Plato’s Allegory of the Cave: Variations on Liberation and Enlightenment

 
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Recently in my work on Genesis 2 and 3, which I want to share some day, I was confronted with my inadequate understanding of Plato’s “Allegory of the Cave” by an internationally acclaimed artist of Johannesburg, William Kentridge, who delivered the Norton Lectures of 2012, Six Drawing Lessons, at Harvard University in 2012. I realized that I had been transgressing one of my hermeneutical principles: “Always interpret a text in relation to its context.” But I would modify that, and I have frequently, in order to appropriate its immediate meaning for a purely subjective application.

Of course, all of us are familiar with Plato’s Cave, and to one extent or another all of us may have usurped it for our own individual objectives. I suppose that we have no difficulty relating to it because we have imagined ourselves to have been in the cave, to have been released from the chains that held us in our seats and, by exiting from the cave, to have entered into the world of reality. Who would want to spend a life-time in the dark shadows of appearances and illusions? We may have been inspired to follow Plato in order to be liberated from the meaninglessness of the cave and to experience the gratification of our eyes gradually growing accustomed to the brilliant light of the sun so that we could contemplate the forms or universals of the Good, the Just and the Beautiful.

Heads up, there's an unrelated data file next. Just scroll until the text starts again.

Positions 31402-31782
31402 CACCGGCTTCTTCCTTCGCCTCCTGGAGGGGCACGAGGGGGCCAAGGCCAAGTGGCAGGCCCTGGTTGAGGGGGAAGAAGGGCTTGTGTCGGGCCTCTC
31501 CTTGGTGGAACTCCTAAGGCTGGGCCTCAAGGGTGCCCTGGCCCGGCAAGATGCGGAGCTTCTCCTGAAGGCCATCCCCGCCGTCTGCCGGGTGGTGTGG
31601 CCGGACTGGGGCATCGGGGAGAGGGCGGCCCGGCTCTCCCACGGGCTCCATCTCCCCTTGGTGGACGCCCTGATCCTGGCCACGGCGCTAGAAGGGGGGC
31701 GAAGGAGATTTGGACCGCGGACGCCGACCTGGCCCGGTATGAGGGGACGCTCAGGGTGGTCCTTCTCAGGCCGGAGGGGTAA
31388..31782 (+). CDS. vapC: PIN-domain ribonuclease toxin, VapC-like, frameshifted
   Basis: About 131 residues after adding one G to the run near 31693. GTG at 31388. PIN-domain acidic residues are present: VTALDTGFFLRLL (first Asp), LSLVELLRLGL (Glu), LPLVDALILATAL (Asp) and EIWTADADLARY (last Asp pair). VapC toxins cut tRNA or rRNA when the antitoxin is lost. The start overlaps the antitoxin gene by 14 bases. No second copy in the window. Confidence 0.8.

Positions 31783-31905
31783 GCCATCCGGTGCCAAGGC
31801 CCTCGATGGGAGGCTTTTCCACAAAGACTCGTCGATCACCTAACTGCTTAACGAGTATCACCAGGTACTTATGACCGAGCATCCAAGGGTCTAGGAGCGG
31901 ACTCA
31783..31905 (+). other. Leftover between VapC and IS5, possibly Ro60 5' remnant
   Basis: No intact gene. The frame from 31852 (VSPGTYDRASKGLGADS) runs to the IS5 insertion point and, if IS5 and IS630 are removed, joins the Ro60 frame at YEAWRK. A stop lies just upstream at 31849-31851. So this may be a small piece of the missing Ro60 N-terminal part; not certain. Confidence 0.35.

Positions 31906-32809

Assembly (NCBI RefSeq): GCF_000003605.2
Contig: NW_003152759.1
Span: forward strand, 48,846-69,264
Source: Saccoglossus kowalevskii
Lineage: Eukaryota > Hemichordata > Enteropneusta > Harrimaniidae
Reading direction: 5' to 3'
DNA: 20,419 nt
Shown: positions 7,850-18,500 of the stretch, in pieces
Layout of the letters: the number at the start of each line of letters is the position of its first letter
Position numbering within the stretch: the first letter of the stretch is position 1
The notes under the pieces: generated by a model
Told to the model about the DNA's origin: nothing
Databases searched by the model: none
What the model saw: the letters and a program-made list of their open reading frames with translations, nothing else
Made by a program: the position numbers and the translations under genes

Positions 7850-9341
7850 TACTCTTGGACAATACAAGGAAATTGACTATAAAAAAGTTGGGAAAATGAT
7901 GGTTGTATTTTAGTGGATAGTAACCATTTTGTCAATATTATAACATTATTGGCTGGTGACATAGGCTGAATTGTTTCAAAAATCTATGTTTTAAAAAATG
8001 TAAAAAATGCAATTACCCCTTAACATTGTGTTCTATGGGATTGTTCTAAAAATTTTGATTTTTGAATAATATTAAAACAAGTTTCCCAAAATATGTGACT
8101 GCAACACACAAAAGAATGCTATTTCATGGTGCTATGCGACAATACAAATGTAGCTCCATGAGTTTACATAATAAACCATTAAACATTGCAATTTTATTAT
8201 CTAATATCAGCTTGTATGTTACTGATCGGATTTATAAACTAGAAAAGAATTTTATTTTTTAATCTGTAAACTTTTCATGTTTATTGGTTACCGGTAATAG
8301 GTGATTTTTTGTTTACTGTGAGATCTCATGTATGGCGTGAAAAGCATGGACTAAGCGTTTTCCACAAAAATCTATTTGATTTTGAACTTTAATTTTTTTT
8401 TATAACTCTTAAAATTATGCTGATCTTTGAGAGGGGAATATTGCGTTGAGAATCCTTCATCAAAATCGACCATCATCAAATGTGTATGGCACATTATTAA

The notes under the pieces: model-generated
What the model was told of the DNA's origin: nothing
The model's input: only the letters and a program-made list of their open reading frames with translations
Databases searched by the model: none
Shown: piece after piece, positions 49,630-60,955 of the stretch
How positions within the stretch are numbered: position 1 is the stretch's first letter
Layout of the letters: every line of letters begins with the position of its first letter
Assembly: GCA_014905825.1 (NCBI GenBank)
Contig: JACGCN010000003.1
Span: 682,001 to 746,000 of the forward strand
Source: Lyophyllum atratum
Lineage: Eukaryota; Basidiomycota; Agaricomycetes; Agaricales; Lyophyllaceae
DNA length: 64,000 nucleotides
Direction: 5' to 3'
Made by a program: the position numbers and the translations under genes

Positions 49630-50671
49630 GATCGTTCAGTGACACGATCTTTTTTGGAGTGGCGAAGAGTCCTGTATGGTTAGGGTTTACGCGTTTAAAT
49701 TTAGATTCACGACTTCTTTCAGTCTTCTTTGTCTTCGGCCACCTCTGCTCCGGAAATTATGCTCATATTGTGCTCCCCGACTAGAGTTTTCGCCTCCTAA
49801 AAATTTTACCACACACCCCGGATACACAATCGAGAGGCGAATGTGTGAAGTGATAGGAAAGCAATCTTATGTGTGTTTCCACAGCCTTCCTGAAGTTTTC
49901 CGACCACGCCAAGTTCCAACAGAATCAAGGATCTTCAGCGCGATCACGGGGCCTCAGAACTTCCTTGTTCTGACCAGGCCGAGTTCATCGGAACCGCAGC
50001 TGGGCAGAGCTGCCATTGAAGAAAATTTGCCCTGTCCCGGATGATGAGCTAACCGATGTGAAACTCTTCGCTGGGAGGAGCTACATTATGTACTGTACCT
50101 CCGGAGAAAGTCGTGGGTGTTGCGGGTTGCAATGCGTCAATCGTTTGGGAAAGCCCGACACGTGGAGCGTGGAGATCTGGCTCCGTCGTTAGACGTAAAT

With this myth embedded in our psyche, we can easily identify ourselves with John Ashley of Thornton Wilder’s novel, The Eighth Day. He is a mining engineer of Coaltown, Illinois, who, like everyone else in that community, never experiences sunrises or sunsets because of its widespread pollution. Falsely charged with the murder of Breckenridge Lansing, he is put on a train to Springfield, Illinois to be executed, but he is rescued by strangers, put on a horse and instructed to find his way to New Orleans in order to escape from those who will be searching for him. He cheats at cards in order to buy passage to Chile where he resumes his profession and eventually encounters Maria Icaza who interprets his dreams and serves as his midwife for rebirth into a meaningful life of serving the needs of those who labor with him in deep caverns of the earth.

We happily join Will Barrett of Linwood, North Carolina, who, in Walker Percy’s novel, The Second Coming, is existentially driven to test the reality of God’s existence by entering a cave with a two week supply of water to prove to his satisfaction the truth of God’s being. He wants to be a believer. If he dies in the cave, it is unimportant because it can only mean that there is no God. Within a week he succumbs to a toothache, and when it becomes unbearable, he struggles to exit from the cave and stumbles into a greenhouse that has newly been occupied by Allie, a young woman recovering from a forced internment in a psychiatric hospital, and she nurses him into recovery. Reflection on the madness of his venture climaxes in a liturgy in which he cites all the forms of living death in our society and bellows, “Why this sadness here? Don’t stand for it! Get up! Leave! Go live in a cave until you’ve found the thief who is robbing you. But at least protest. Stop, thief! What is missing? God! Find him!”